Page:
How do we increase diversity and inclusion in all companies? The answer is data.
The conversation has changed over the past decade and even most so over the past year around diversity and inclusion. That is the good news. The fact that CEO’s, founders and investors are talking about making deliberate choices inside companies focusing on diversity and inclusion decisions. Change takes time but the conversations are hopeful.
I spoke to Marie Klawe, the President of Harvey Mudd, this week. She is not only leading the charge in cultural transformation, she has proven you can change the ratios. At Harvey Mudd, she increased the female computer science majors by 10% by changing the number of women on the computer science faculty over threefold. No doubt having female role models in the computer science program spurred interested from younger women.
We talked about how she wants to change companies from ground-up focusing on the start-up space. I believe the key is pure data. What are the questions we should be asking on an annual basis through LP’s and VC’s for their companies to pull together information about the impact of diversity and inclusion? I want to see KPI’s aggregated annually from thousands of companies answers that I believe will provide data that proves that when there is inclusivity and gender balance in a company we will see healthier cultures and balance sheets.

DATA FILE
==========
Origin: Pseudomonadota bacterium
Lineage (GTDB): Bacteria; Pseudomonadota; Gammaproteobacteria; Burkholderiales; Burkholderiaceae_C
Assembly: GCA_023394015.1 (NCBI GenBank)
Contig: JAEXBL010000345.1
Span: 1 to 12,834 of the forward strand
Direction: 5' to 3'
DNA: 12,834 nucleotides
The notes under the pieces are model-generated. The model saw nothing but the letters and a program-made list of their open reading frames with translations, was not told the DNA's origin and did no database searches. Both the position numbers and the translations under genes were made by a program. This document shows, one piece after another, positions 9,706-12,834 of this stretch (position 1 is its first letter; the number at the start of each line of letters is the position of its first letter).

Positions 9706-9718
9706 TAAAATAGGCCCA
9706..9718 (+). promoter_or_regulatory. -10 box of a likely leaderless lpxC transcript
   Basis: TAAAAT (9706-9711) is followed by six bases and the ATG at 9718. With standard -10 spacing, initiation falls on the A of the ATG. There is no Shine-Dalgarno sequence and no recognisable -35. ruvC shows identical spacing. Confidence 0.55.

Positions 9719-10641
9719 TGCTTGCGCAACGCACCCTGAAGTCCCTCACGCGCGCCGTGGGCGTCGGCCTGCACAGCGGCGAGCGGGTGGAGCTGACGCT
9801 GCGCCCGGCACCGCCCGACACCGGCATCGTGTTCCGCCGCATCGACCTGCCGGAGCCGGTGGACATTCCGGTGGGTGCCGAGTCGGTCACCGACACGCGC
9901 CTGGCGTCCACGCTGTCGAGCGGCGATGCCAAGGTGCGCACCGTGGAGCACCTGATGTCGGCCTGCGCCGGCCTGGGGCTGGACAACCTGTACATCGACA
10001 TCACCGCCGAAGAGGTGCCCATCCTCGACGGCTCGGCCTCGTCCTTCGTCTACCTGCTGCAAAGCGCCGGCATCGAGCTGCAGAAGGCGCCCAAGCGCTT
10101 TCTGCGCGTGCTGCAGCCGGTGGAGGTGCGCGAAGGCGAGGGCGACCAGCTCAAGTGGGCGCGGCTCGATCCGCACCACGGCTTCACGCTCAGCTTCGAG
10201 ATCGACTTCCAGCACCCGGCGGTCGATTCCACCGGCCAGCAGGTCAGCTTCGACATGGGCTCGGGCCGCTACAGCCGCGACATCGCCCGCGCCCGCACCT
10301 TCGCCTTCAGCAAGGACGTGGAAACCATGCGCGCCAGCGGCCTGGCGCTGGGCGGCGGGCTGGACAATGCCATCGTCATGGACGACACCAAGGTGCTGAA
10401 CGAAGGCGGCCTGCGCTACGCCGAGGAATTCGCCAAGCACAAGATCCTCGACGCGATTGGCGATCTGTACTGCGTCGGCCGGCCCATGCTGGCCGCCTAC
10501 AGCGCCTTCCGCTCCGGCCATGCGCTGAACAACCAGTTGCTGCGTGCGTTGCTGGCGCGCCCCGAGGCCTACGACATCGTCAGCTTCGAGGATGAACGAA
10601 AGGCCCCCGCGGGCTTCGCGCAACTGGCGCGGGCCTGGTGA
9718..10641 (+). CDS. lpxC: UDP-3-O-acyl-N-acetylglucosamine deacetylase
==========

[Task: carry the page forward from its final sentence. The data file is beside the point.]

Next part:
Here are some questions I would like answered. Are more women getting funded this year than last year? Are women getting worse valuation than their male counterparts? How many men and women are working in your company? How many women are on your investment team? What is the correlation between women on the investment team vs no women on the investment team in regards to how many women get funded from that fund? How many women are on the C-team? How many minorities work in your company? Has your culture changed with balance? Has your bottom line changed with balance?
The most important thing about these questions are the answers and seeing the data year after year. Because if it is obvious that companies with diversity and inclusion are absolutely more profitable, then even the ones that tend to not really care about this but are only concerned with the bottom line, will make changes because if the data is affecting your bottom line, you tend to do something about it.